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Published 4/1/2018

BMI Affects Mortality Risk After Revision TKA

Patients with very low or very high BMI are at most risk
The impact of obesity on complications after primary total knee arthroplasty (TKA) is well known. Less understood, however, are the effects of obesity on the long-term mortality risk in patients undergoing revision TKA.

Researchers at the Mayo Clinic sought to assess the association between body mass index (BMI) and mortality risk in a large cohort of patients undergoing revision TKA. The results of their study were presented in Scientific Poster P0668, “Body Mass Index and Mortality Risk Following Revision Total Knee Arthroplasty,” which was on display at the AAOS 2018 Annual Meeting.

The study included 4,735 patients who had undergone one or more revision TKA procedures at the clinic between 1986 and 2015. The mean age of the patients was 68 years; 47 percent were men. Follow-up continued until the patient died or until Oct. 2, 2017.

At the time of the initial TKA surgery, patients were categorized by their BMI as underweight (< 18.5 kg/m2), normal weight (18.5 kg/m2–24.9 kg/m2), overweight (25.0 kg/m2–29.9 kg/m2), obese (30.0 kg/m2–39.9 kg/m2), and severely obese (≥ 40 kg/m2).

Normal weight served as the reference group in determining the risk associated with other BMI groups in revision TKA. Risk was based on standardized mortality ratios (SMR) and using age- and sex-adjusted multivariable Cox regression models. Expected mortality rates were based on the total U.S. population mortality rates.

Weight matters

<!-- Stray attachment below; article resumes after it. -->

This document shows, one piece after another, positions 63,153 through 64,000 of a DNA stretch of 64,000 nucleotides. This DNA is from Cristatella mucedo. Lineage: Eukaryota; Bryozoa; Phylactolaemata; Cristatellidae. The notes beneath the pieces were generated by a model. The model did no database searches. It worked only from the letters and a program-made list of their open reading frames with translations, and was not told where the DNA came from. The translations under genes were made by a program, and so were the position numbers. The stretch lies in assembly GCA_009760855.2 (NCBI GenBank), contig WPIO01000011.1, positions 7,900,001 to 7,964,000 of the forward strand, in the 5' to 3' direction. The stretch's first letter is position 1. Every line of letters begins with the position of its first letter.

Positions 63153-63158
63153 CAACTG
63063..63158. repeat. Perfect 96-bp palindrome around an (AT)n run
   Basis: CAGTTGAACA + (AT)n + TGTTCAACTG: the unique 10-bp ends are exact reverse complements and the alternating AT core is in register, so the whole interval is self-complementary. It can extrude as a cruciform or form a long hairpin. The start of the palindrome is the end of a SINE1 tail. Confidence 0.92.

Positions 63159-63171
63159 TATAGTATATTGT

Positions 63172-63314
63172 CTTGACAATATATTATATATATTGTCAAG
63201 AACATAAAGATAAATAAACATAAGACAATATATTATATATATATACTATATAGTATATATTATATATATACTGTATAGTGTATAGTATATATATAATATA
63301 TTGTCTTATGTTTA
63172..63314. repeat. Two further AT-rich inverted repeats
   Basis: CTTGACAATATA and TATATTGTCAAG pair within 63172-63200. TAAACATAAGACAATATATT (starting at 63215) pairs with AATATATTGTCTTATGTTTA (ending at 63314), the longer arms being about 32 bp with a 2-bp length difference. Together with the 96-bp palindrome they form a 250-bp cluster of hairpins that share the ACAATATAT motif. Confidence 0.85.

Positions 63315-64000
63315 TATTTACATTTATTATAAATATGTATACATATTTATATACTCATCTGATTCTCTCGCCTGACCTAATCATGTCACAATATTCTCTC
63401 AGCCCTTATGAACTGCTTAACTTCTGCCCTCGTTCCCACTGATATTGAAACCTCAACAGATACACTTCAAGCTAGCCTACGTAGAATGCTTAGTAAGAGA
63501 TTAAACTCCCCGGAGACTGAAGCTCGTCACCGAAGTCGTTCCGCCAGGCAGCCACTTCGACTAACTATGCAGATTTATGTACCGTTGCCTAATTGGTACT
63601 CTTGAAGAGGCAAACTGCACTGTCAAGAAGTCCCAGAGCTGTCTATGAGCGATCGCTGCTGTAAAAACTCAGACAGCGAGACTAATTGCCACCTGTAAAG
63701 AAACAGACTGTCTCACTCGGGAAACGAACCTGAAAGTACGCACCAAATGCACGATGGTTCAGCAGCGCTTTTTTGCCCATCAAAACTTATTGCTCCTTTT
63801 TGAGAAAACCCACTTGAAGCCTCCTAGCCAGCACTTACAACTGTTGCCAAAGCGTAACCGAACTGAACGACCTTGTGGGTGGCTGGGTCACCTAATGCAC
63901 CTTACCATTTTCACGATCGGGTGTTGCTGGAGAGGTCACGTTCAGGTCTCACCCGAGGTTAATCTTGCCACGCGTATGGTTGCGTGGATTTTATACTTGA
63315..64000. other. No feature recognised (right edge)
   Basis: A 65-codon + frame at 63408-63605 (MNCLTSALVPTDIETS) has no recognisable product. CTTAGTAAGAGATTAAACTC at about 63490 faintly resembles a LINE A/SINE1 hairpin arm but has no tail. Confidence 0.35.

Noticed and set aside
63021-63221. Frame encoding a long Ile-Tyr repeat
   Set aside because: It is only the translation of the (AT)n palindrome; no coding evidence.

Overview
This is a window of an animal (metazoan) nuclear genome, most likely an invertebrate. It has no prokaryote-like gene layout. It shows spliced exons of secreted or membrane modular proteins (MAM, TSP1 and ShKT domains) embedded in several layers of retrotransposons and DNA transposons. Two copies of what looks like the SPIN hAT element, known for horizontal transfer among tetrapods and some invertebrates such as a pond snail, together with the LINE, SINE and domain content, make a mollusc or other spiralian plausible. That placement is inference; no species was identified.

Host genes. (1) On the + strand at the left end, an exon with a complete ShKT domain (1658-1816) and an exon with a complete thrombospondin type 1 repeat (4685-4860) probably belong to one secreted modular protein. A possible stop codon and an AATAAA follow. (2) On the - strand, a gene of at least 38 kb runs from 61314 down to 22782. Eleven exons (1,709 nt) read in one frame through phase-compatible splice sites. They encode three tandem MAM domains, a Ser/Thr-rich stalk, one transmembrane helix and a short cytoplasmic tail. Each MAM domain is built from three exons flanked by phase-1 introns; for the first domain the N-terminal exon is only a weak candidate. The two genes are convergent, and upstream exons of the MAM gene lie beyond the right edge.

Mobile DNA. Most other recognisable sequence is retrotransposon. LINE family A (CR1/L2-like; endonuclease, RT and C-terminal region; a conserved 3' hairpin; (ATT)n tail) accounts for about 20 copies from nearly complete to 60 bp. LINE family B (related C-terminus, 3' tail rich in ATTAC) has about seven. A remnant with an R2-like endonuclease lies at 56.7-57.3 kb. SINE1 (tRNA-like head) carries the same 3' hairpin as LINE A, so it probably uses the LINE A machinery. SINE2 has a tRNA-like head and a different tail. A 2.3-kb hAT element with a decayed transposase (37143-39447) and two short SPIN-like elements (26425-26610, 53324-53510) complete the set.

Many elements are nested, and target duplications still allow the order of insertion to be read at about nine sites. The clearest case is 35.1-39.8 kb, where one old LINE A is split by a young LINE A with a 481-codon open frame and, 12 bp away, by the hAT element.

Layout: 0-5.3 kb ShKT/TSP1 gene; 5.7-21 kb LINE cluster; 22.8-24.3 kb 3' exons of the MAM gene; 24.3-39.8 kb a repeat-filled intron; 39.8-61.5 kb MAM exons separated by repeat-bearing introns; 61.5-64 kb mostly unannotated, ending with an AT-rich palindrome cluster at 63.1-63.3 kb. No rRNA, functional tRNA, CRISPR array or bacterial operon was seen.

The overall age- and sex-adjusted mortality in the patient population studied was significantly higher than that in the general population (SMR = 1.06; 95 percent confidence interval [CI]: 1.02, 1.11), indicating that revision TKA patients had a higher risk of death compared to their peers of similar age and sex in the general U.S. population.

As shown in Table 1, excess mortality was observed in all BMI categories, but particularly among underweight patients (HR = 1.70; 95 percent CI: 1.02, 2.83), and among severely obese patients (HR = 1.38, 95 percent CI: 1.13, 1.70).

Increasing age and male sex were significant predictors of mortality. When adjusted for age and sex, the risk of death among underweight patients was almost two-fold that of normal weight revision TKA patients. In contrast, patients in the overweight-obese range (BMI 25 – 39.9 kg/m2) did not experience an increased risk of death compared with normal weight patients.

The results of the study revealed that, compared to the general population, patients who underwent revision TKA had a higher mortality rate and the patient’s BMI had a significant impact on this mortality. Underweight patients experienced the highest mortality rate, followed by severely obese patients.

The authors of Scientific Poster P0668 are Mario Hevesi, MD; Hilal Maradit-Kremers, MD, MSc; Jie J. Yao, BA; Megan M. O’Byrne MA, Dirk R. Larson MS, Daniel J. Berry, MD; and David G. Lewallen, MD.